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Assembling the sustainable city: from sedimented injustices to just urban futures 
Jon Schubert (University of Basel)
Constance Smith (University of Manchester)
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Anthropology (x) Infrastructure (y)
Philosophikum, S55
Thursday 1 June, -, -
Time zone: Europe/Berlin

Short Abstract:

In the context of enduring ecological and imperial injustices, what might sustainable urban assemblages look like? How do techniques of planning, expertise, finance and services intersect with material landscapes and everyday practices of city-making to shape ideas about desirable urban futures?

Long Abstract:

(sponsored by Africa: Journal of the International African Institute)

From collapsing buildings to climate risk, Africa’s growing urban populations face situations of material, existential and environmental precariousness. Yet cities are also spaces of aspiration and possibility. This raises urgent questions of what desirable urban futures might look like.

Discussions of, and strategies for, sustainable urban futures are still dominated by developmentalist growth paradigms and reductionist, apolitical conceptions of vulnerability and resilience. Such approaches overlook the injustices that are sedimented into the fabric of the city, from the material traces of colonial violence to class struggle, to the social and ecological devastations wrought by Africa’s asymmetrical insertion into global economic flows. In a time when imperial, extractive and environmental injustices are still to be reckoned with, and facing the the double impasses of universalist policy prescriptions and reductionist celebrations of ‘informality as opportunity’, this panel explores questions of urban sustainability, justice and solidarity.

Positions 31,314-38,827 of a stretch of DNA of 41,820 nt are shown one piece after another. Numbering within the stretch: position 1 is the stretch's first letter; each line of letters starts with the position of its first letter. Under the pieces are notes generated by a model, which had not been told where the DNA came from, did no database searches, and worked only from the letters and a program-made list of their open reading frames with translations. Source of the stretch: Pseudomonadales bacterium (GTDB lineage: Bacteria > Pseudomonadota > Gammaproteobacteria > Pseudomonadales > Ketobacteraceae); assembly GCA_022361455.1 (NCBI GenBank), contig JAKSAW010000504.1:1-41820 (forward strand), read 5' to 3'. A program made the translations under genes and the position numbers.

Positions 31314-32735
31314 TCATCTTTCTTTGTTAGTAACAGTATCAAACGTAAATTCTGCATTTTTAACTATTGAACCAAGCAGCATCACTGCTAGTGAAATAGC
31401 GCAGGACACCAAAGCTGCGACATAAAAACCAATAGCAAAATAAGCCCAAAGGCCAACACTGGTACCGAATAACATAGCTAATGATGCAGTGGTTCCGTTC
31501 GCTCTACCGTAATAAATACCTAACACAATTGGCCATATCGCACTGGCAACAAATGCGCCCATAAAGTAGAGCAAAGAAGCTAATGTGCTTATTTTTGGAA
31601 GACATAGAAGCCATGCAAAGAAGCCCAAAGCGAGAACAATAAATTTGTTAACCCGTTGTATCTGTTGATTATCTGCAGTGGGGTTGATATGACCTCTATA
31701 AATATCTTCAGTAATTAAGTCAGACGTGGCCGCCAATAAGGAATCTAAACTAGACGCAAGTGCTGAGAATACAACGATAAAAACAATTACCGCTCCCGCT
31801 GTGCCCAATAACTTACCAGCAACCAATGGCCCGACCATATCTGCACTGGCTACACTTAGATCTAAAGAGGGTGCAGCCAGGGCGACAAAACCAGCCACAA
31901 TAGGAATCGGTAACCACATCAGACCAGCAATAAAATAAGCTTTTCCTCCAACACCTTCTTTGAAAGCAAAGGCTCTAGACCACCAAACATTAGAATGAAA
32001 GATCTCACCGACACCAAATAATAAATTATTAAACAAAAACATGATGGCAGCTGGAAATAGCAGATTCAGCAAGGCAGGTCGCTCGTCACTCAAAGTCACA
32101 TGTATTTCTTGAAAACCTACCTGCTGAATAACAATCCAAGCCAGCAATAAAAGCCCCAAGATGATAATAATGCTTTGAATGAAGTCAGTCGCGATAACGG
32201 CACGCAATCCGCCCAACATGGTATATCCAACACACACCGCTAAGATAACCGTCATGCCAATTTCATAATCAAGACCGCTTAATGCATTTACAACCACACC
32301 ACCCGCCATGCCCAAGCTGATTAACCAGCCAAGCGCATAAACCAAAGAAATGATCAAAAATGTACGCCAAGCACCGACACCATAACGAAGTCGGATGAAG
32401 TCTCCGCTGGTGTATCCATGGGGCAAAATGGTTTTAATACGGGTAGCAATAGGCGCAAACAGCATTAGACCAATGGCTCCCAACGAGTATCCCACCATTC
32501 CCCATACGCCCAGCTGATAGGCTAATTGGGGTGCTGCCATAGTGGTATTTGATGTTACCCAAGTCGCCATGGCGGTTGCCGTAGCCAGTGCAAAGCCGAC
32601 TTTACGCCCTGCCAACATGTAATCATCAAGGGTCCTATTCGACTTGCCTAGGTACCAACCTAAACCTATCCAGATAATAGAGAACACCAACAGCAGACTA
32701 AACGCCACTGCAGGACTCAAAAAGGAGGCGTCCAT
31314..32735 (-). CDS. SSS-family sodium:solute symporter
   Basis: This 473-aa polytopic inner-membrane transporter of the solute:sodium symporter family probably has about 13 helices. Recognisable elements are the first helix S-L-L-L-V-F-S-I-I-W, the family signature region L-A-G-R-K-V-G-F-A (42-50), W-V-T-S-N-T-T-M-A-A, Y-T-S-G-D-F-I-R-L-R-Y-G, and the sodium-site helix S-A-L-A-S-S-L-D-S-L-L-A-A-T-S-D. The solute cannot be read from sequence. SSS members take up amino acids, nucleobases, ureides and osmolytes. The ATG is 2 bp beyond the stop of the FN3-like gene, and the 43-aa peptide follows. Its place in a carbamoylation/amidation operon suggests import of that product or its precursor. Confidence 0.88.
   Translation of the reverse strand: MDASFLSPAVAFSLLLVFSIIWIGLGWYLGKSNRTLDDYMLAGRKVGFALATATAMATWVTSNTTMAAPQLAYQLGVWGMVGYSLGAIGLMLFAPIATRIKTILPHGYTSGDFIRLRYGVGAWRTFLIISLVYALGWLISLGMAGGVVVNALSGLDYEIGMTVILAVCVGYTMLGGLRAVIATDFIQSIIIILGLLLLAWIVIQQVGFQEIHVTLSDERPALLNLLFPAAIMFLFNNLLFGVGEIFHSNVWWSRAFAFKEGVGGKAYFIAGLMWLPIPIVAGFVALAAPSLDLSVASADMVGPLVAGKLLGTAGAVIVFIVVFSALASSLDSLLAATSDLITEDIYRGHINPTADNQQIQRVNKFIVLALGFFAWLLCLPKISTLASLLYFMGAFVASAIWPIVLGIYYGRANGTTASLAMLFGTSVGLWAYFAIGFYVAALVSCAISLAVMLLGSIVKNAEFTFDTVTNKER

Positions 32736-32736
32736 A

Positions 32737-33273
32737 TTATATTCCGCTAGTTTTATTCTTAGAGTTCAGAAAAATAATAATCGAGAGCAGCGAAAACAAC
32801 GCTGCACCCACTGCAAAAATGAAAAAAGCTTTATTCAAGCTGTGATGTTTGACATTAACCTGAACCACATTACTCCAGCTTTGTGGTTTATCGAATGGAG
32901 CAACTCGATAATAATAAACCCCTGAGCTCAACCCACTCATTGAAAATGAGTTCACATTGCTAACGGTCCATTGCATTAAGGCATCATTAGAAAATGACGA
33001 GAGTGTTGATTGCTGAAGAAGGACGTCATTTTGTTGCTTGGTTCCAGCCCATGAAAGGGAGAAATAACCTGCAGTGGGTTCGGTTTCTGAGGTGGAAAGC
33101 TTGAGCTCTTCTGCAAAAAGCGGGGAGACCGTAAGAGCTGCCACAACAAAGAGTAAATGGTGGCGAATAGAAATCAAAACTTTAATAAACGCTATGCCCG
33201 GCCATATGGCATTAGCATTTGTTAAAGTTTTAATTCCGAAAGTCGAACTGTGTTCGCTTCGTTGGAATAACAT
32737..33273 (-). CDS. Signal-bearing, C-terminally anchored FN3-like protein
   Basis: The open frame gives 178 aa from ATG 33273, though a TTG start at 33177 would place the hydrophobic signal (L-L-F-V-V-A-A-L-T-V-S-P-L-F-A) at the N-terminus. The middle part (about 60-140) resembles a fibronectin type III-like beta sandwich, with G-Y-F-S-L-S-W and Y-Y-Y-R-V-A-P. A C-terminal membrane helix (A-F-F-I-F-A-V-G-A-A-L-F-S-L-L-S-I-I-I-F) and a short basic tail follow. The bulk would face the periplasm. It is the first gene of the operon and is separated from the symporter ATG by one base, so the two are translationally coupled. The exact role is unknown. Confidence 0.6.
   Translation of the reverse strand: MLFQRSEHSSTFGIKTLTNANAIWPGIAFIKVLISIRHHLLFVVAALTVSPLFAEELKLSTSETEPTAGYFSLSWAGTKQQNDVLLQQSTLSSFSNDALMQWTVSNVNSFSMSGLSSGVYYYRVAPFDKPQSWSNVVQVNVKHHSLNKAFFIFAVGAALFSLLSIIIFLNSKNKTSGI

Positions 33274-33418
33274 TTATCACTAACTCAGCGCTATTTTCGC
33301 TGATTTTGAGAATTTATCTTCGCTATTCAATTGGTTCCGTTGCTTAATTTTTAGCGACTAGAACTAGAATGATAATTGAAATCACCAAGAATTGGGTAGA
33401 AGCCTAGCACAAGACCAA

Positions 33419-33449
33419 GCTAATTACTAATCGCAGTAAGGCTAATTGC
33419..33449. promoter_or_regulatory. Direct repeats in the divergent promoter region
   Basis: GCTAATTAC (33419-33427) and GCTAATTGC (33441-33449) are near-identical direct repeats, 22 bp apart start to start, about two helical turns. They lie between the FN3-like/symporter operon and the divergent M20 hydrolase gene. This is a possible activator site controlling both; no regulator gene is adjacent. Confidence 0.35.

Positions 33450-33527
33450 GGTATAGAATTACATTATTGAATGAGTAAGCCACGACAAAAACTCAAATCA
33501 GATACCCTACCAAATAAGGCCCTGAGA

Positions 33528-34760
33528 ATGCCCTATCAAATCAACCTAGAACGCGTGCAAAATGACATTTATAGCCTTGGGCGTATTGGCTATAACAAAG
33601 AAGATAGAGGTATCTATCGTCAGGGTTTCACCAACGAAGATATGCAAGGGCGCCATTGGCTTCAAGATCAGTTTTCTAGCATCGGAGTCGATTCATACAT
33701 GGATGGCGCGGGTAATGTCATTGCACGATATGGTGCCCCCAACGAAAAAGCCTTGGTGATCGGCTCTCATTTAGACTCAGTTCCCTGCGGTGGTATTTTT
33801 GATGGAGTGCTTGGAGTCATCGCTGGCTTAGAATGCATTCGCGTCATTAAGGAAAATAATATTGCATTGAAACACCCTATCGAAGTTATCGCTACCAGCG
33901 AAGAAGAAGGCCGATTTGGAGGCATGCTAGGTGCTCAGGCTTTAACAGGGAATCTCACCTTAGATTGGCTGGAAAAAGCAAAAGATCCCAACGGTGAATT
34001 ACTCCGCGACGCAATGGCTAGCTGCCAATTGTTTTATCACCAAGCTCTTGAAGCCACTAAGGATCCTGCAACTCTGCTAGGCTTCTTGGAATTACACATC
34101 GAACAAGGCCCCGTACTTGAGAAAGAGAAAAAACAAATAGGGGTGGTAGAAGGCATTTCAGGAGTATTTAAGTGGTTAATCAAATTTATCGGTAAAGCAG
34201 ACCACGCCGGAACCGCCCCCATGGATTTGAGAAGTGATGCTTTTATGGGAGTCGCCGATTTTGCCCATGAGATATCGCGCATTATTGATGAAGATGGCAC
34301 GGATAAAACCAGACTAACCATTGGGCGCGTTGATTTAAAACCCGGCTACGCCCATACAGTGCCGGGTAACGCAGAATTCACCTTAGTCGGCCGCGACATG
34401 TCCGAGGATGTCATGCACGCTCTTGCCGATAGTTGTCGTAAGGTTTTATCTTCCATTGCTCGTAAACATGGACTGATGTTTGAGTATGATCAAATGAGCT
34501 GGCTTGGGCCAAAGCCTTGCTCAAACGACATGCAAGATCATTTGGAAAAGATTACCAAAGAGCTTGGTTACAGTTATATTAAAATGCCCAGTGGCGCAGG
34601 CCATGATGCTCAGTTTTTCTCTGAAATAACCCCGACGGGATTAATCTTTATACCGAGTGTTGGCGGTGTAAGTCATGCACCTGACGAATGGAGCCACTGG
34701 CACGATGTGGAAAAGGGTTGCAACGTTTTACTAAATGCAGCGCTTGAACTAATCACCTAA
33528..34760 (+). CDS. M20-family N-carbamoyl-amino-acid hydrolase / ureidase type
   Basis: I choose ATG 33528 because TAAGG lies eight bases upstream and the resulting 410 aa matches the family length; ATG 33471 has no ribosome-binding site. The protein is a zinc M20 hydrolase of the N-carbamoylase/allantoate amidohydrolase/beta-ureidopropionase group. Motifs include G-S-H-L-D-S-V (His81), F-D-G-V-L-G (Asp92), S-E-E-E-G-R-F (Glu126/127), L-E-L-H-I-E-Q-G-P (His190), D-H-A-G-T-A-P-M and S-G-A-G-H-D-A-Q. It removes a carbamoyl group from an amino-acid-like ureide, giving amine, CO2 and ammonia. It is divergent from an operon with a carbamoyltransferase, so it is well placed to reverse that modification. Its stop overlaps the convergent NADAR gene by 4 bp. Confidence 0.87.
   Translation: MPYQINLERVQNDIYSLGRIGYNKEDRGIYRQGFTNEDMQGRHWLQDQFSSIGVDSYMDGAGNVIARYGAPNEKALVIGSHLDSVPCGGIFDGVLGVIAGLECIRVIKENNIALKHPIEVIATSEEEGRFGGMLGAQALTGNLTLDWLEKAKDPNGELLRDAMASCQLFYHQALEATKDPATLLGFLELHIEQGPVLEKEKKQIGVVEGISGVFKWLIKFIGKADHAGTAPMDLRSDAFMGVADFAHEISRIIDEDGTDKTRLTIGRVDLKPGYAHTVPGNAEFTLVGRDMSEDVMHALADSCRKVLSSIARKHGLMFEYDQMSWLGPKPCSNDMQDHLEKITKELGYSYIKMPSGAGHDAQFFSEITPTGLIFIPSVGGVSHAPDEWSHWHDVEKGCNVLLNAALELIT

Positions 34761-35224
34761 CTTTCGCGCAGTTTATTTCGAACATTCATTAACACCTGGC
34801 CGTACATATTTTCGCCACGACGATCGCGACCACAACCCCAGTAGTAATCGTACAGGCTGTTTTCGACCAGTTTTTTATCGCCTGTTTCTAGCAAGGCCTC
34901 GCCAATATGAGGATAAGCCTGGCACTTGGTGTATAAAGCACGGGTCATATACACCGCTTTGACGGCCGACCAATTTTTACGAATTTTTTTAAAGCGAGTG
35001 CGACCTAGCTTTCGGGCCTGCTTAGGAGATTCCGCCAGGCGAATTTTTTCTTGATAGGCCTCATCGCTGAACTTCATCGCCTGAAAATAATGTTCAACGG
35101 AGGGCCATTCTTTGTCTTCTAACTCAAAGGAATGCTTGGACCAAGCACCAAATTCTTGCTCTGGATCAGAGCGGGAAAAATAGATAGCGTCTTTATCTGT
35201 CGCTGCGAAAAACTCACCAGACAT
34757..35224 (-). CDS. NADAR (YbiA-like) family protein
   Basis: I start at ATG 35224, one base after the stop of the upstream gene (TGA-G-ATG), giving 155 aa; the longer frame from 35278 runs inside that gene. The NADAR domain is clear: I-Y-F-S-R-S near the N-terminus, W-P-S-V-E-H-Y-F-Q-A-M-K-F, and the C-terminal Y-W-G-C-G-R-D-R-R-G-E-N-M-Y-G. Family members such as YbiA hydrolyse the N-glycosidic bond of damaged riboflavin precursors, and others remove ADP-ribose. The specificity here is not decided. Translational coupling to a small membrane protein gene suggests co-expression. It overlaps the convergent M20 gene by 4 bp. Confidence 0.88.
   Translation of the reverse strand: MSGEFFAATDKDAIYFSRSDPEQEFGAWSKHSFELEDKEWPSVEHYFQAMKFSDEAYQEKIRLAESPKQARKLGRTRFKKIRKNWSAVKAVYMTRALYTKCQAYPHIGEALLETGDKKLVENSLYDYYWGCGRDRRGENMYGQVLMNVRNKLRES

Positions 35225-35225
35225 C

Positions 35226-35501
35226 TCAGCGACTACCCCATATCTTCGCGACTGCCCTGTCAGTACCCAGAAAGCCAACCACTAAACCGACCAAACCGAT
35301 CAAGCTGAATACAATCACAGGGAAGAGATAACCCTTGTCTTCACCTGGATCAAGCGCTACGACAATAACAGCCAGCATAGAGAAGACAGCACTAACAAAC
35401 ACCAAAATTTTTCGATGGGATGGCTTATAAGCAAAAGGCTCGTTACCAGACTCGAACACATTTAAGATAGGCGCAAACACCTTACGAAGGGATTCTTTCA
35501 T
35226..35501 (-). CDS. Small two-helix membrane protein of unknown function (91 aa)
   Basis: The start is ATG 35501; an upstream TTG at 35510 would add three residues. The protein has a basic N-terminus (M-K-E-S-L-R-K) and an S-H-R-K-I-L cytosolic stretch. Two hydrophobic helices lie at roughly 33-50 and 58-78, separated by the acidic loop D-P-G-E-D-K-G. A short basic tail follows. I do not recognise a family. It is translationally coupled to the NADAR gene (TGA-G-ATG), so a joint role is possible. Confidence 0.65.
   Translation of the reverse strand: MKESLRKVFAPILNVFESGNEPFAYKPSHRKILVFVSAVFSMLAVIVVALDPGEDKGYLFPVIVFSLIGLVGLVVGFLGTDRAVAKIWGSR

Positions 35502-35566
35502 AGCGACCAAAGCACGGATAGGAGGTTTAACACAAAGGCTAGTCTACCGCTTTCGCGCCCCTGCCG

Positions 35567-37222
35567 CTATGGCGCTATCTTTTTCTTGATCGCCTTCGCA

Thinking about good urbanism requires reconciling (analytically and practically) everyday practices of producing the city (socially, spatially, and economically), with grand designs and systems (urban planning and regeneration, infrastructures and services, modes of financing). This gathers diverse actors, from planners, administrators and engineers to funders and ‘ordinary citizens’, into a common field of action that must also negotiate contingent assemblages of bodies, infrastructures, climates, and challenging historical endurances. We invite contributions that explore how techniques and practices of urban future-making (e.g. planning, expertise, risk analysis) intersect with enduring injustices, landscapes and everyday practices of making cities work.

Accepted papers:

Session 1 Thursday 1 June, 2023, -
Session 2 Thursday 1 June, 2023, -